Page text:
September 29, 2009

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Iris gave us a scare

Tuesday, September 29, 2009
Waxing Moon
Neptune Retrograde
Jupiter Retrograde
Mercury DIRECT
Uranus Retrograde
Cloudy and cooler

Thank goodness Mercury goes direct today. I’m drained.

The next Prague essay, “The Hotel” is down below.

The day was tiring, but I actually got quite a bit done, much to my surprise. I caught up on most of the email. I worked on the Prague essays. I got out the necessary correspondence, including a certified letter to the scumbag landlord. I pitched to a local school. I tweaked the two residency proposals, printed them out, printed the work samples, put it all together, wrote the checks, and sent it off. I got started on the NYFA grant proposal. I pulled some information for a job pitch I want to put together.

It’s always more stressful to submit residency or grant proposals than a regular submission. When a regular submission is rejected, they’re rejecting the piece — it doesn’t fit the issue, the vision, they’re done too much like it recently, the reader’s got a migraine, whatever. They’re rejecting the piece. But, when it comes to grants and residencies, they’re rejecting YOU. They’re saying, “We don’t think your creative vision is worth the support. We don’t think you fit in with us.”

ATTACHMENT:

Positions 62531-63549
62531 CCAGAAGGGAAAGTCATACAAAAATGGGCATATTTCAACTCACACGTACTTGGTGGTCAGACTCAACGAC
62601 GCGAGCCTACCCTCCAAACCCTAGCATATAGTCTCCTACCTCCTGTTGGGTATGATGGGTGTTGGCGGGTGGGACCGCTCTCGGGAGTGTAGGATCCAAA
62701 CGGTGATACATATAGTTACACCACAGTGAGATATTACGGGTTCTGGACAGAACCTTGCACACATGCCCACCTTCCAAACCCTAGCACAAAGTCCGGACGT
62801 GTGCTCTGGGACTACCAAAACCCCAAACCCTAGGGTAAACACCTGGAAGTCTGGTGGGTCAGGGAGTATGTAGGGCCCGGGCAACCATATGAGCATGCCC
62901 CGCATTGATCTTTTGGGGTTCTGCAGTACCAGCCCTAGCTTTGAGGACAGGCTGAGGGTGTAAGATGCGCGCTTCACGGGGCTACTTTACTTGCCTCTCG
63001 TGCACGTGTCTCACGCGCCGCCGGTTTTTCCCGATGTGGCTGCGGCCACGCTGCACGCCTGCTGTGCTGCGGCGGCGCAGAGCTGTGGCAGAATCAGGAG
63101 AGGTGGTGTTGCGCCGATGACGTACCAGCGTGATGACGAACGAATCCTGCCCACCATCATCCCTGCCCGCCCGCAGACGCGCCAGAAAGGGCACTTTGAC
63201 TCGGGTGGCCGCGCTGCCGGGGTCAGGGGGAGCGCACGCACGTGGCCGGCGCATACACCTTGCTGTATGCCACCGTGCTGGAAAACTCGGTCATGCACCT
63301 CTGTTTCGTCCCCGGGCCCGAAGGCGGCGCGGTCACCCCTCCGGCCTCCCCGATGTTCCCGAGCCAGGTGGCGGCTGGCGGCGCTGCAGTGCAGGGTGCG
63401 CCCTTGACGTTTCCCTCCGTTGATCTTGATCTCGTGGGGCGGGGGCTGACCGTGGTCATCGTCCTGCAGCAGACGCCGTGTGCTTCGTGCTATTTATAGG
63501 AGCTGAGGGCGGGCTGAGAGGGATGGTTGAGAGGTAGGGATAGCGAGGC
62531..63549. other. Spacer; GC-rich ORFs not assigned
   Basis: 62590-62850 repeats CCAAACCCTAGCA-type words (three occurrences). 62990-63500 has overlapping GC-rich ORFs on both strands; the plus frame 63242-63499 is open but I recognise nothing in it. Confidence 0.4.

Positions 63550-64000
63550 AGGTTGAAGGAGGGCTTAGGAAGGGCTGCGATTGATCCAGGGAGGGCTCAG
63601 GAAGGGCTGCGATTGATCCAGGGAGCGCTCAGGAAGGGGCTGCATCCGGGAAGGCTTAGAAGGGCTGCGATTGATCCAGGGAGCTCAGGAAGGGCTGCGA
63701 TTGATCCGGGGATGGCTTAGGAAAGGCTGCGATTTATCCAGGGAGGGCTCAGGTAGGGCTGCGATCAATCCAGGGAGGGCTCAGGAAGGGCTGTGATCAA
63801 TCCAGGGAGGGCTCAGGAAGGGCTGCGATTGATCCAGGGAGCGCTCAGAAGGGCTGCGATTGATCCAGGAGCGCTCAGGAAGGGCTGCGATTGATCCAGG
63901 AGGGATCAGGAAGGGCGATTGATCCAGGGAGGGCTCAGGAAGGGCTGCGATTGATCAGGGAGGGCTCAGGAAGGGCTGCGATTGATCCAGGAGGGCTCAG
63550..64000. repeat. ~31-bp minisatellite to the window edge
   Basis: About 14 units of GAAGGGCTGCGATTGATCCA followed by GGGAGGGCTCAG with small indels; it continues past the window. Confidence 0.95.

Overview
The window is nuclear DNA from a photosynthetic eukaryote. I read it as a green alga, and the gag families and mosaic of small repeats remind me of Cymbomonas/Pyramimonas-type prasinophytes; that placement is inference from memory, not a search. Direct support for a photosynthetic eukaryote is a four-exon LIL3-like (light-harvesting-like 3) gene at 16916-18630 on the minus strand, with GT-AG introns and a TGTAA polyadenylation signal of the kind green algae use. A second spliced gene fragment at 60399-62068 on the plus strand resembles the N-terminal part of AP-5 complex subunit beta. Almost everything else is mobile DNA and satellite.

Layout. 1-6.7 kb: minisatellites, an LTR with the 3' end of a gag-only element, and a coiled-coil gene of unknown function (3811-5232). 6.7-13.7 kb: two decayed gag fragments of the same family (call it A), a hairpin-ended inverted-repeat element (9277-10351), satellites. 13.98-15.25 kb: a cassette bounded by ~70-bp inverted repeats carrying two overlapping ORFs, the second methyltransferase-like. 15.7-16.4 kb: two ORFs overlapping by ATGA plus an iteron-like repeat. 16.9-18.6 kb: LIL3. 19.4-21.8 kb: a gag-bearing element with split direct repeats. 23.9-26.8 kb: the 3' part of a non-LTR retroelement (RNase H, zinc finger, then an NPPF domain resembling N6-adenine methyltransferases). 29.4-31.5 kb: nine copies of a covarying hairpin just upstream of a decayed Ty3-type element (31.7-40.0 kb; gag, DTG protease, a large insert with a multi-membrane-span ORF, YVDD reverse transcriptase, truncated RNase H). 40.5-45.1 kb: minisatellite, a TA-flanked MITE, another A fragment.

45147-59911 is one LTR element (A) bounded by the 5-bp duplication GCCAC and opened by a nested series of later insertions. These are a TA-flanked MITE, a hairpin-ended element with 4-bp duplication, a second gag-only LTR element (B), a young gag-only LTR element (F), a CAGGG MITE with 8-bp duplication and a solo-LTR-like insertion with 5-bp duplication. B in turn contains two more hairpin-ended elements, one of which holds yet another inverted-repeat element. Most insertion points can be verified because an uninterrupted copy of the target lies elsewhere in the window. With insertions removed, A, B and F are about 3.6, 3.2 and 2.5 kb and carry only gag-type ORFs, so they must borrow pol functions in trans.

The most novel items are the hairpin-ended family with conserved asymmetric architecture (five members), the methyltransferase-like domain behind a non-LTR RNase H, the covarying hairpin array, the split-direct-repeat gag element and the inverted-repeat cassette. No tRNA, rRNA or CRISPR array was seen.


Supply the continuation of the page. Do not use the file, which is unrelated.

When I worked in a lot in theatre, I couldn’t even apply for many of them, because of my schedule. I did a good but odd one in Dorset one year, and I did a fabulous one at Palenville Interarts very early in my writing career, which was one of the best experiences of my life.

So I found these two very different residencies for next year, at different times, and applied. I think I have a pretty good shot at one of them — I’ve spoken to the guy in charge a few times, and we seem compatible. It’s a very no-muss, no-fuss, do-your-thing kind of place, and that’s where I do best. The other one is a bigger name, and I may not be “literary” enough in their eyes — although I bet you I’m one of the few people applying who actually make a living doing this! We’ll see — I won’t hear back from one until February and the other until April, so all I can do is not fret about it and move on.